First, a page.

Kerry V. LYNN, Engineman Third Class
U. S. Navy, Appellant
Crim. App. No. 97-1482
United States Court of Appeals for the Armed Forces
Argued May 3, 2000
Decided September 29, 2000
COX, S.J., delivered the opinion of the Court, in which CRAWFORD, C.J., and GIERKE and EFFRON, JJ., joined. SULLIVAN, J., filed a dissenting opinion.
For Appellant: Lieutenant Omar R. Lopez, JAGC, USNR (argued).
For Appellee: Lieutenant Kevin S. Rosenberg, JAGC, USNR (argued); Colonel Kevin M. Sandkuhler, USMC, Commander Eugene E. Irvin, JAGC, USN, and Lieutenant James E. Grimes, JAGC, USNR (on brief).
Military Judge: L. P. Haddock
THIS OPINION IS SUBJECT TO EDITORIAL CORRECTION BEFORE PUBLICATION.
Senior Judge COX delivered the opinion of the Court.
A general court-martial convened at Kings Bay, Georgia, convicted appellant, contrary to his pleas, of rape and making a false official statement, violations of Articles 120 and 107, Uniform Code of Military Justice, 10 USC §§ 920 and 907. His approved sentence extends to a dishonorable discharge, confinement for 3 years, and reduction to E-1.1 The Navy-Marine Corps Court of Criminal Appeals (NMCCA) affirmed. 50 MJ 570 (1999).
The real issue before this Court is whether it was an abuse of discretion for a judge on the NMCCA to not recuse himself from the case.2 See Camacho v. Autoridad De Telefonos De Puerto Rico, 868 F.2d 482 490 (1st Cir. 1989) ("our oversight of a recusal motion's denial is limited to a search for abuse of discretion"). We hold that it was not an abuse of discretion for Judge Dorman to participate in this case.
There is no dispute that: (1) prior to becoming a Judge of the NMCCA, Colonel (Col) C.W. Dorman, USMC, was the Director of the Appellate Government Division of the Navy-Marine Corps Appellate Review Activity ("Appellate Government"); (2) at the time appellant's appeal reached the NMCCA and a copy of the record of trial was provided to Appellate Government, Col Dorman was still the Director of Appellate Government; (3) Appellate Government did not oppose, indeed did not respond, to the first seven motions for enlargement of time by appellant; and (4) Col Dorman was the Director of Appellate Government while each of those first seven motions for enlargement of time was filed and processed by the NMCCA. Had this case been presented to the court below without any enlargements, it is likely that the case would have been disposed of by the NMCCA before Judge Dorman's appointment to the court.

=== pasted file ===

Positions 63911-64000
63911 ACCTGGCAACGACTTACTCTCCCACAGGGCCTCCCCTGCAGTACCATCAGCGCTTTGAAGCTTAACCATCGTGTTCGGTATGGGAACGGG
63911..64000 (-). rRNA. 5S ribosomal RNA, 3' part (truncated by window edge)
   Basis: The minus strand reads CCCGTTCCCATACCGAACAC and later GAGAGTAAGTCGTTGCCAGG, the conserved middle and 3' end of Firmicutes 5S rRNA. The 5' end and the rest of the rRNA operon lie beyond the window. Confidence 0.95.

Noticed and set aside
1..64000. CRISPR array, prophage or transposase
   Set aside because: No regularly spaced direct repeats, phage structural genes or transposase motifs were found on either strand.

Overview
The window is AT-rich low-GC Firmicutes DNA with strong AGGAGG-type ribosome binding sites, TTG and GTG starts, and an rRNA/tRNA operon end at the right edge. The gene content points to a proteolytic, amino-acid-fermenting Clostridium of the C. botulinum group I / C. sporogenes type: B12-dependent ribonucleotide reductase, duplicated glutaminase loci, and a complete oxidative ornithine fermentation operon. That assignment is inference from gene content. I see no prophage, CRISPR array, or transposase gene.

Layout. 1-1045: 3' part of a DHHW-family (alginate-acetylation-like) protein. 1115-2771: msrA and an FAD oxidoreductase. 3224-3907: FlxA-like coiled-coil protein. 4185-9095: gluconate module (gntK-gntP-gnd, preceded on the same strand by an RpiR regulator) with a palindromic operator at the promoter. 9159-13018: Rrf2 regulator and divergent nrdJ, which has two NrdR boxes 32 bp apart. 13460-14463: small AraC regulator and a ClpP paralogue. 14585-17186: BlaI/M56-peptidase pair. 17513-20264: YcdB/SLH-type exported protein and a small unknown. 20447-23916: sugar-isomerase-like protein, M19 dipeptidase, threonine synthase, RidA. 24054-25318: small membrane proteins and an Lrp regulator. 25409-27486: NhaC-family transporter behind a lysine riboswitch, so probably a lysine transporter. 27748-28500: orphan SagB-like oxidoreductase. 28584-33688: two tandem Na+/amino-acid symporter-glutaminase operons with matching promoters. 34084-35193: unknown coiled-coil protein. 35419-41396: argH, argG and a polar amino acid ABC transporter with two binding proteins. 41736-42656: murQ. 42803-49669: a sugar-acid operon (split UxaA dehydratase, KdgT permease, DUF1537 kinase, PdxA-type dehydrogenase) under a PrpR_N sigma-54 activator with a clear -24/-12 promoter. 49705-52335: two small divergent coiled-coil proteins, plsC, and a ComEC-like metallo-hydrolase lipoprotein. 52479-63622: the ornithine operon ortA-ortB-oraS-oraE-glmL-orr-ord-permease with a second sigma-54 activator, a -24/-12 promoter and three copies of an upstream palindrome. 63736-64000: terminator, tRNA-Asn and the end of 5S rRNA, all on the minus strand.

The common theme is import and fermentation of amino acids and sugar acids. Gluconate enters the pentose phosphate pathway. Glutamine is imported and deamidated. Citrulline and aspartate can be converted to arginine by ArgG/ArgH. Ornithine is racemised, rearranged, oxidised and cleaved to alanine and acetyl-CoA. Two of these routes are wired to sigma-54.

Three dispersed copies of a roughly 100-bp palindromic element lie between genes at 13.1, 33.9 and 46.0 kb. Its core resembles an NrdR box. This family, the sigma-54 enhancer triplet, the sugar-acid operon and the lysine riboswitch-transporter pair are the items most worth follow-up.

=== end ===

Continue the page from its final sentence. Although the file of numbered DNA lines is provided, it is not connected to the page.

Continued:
There is no dispute that, by the time appellant made his eighth motion for enlargement of time--after which Appellate Government first entered an opposition--Col Dorman was gone from Appellate Government. Indeed, there is no dispute that Col Dorman was, by then, a Judge of the NMCCA. And there is no dispute that it was Judge Dorman himself who granted appellant's eighth motion for enlargement of time.3 Thus, the focus of the issue is on Col Dorman's role during the first seven motions for enlargement of time, and whether his involvement, if any, should have caused him to be recused from reviewing appellant's case as an appellate judge.4
As Col Dorman's participation only became an issue in the case long after the court-martial adjourned, there has been no evidentiary hearing into the underlying facts of his appellate role. Rather, the information has been provided largely by a process of assertion and concession in the appellate pleadings and oral argument, and by appellate counsels' submission of posttrial affidavits and other documentation.
For example, on March 20, 2000, appellant moved to attach, inter alia, an affidavit, dated June 15, 1998, made by Col Dorman.5 In it, Col Dorman stated his arrival ("July 1995") and departure ("27 May 1998") dates at Appellate Government, and he described generally his practices with respect to the supervision of pleadings arising within his Division. No reference was made to appellant's case. The Government did not oppose appellant's motion to attach, and we granted it on April 5, 2000. 53 MJ 242 (2000).
On April 11, 2000, the Government moved to attach several affidavits of its own. One was a new affidavit from Col Dorman, dated April 10, 2000, in which he described in much more detail the timetable of events concerning his selection as an appellate judge, his absence from Appellate Government for judicial training, and his final duties and departure from Appellate Government. He related his decision "to recuse [him]self from participating in any case in which an appellant had filed a brief raising an assignment of error with the NMCCA on or before 26 May 1998, the day [he] was relieved of duties as the Director of the Appellate Government Division."
Col Dorman also averred that
On April 18, 2000, appellant filed an opposition to the Government's April 11 motion to attach. Appellant argued, variously, that since the Government had not responded to appellant's motion to recuse Judge Dorman at the NMCCA, it should not be allowed to submit affidavits now; that there is, in any event, "nothing in the instant affidavits that presents anything new for this Court to review"; and that this Court should not be engaging in factfinding. Appellant moved, instead, that we "simply remand the case for consideration by a new [NMCCA] panel"; in other words, that we set aside the decision below.